Wednesday, February 26, 2014


Cruel, gnarled lies spilling out of my head,

Wriggling through cracked wood like parasites,

Nesting in the walls, in the constant dread,

Hallucinating every hurt time writes.

My tongue drips with nothing, afraid to speak,

Afraid to let the pain pass into words,

Afraid it will die if I dare to peak

Behind the walls, down toward my innards.

I am locked deep inside my head, alone

I can't see you standing so far outside

Will you stay if you think that I am stone?

If I move how far away will I slide?

Melt down the walls. Turn them into drizzle.

Burn out the lies. Give me an empty skull.

Monday, February 24, 2014

A Room of My Own

"A woman must have money and a room of her own if she is to write fiction." --Virginia Woolf

In the daytime my room is mine. In the daytime it is the best room in the world.

There is a space between my bed and my bookshelf that is the perfect size for my yoga mat. My bookshelf is overflowing with old journals, books I read when I was a kid, books I read in school, books from my favorite authors, and books I'm almost sure I'll get around to reading one day.

On the other side of my bed is a piano, my chair, my table, candles and incense burners, the CD player I still use instead of an i-pod, my jewelry and figurines, the tea cabinet I bought on etsy, and the china shelf my dad made for his mom when he was a twelve year old boy scout.

My closet is a walk-in, big enough for all my clothes, my "desk" (also known as the dresser I keep my paperwork on), and the kitchen I made with an Ikea shelf, a hotplate, a toaster oven, and half a dozen brass hooks.

In the daytime my room is a haven, filled to the brim with all the things I love. Here I write and study and cook and dabble with music while drinking too much tea and nibbling carrots and biscuits.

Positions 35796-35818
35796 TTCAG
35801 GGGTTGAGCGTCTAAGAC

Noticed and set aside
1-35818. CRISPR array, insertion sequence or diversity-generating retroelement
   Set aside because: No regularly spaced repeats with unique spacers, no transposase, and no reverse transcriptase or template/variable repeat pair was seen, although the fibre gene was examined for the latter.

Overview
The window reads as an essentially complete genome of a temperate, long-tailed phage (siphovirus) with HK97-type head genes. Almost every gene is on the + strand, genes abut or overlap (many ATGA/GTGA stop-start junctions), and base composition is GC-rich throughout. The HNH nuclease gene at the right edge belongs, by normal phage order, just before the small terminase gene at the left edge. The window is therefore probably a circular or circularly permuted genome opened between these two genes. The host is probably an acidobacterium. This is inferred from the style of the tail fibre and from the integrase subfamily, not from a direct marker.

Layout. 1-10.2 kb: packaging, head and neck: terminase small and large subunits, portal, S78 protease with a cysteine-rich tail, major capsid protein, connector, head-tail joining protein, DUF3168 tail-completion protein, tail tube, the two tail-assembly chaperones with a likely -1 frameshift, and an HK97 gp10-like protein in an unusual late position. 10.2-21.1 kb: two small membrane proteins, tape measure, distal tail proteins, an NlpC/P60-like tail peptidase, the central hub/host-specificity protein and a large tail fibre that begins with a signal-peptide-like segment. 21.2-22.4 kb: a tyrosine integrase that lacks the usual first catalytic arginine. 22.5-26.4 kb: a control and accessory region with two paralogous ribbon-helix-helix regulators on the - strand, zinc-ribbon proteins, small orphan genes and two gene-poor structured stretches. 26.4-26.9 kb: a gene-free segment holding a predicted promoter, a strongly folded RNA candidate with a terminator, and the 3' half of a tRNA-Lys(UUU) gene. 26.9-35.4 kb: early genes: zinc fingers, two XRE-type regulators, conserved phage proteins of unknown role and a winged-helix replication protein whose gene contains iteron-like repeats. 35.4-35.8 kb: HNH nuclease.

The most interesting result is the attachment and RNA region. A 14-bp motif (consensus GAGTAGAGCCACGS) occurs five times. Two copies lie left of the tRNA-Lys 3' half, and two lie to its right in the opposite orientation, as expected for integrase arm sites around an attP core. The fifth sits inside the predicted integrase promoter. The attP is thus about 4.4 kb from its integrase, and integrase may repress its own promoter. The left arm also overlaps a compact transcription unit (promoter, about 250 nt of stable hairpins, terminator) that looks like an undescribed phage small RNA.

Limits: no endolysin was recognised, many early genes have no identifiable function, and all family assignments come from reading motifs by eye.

At night it is a prison.

Not every night and not just because my mom comes home in the evening and watches PBS and ABC in her half of the room. Not just because I wonder what she will say if she ever notices my copy of "Seasons of Witchery" on my shelf or the Pride button on my book bag. Not just because there is no door on the shower and I feel like an animal on display as I get ready for bed.

There is something about darkness that wakes up the mind. Your body is still and suddenly . . . you don't know things anymore. Everything you spend all day pretending in order to keep yourself from going insane disappears. The promise that everything will be all right in the end, the assurance that you are on the right path, your mental list of what you have to do next because . . . because . . . well because you are supposed to aren't you? At night you are left with a gaping hole of blackness in your mind, hungry to be filled with anything that passes by.

Some nights I fill it with wondering if I will ever leave home, how much longer my mom will be able to keep up with the house payments, if anyone will ever read my books, or if I will ever write anything as beautiful and haunting and lasting as John Keats or Lloyd Alexander or the Bronte sisters.

When that doesn't cheer me up enough I wonder what will happen to me after I die and if I would live forever if I could. I become angry with sexists and homophobes and the people who write bad television. I remember how much I hate my job and how boring and unoriginal most of my concerns are.

My room is not a prison. The true vault is inside my mind but I would not escape it if I could because almost smothered in all the dark thoughts are a few lingering glimmers that are invisible by daylight. Memories and emotions that would never be invoked if I let my mind stay in it's business-only state of daytime busyness.

It is at night that I touch Woodworth's "Still, sad music of humanity". It is at night that I feel most alive. It is at night that my mind becomes my own.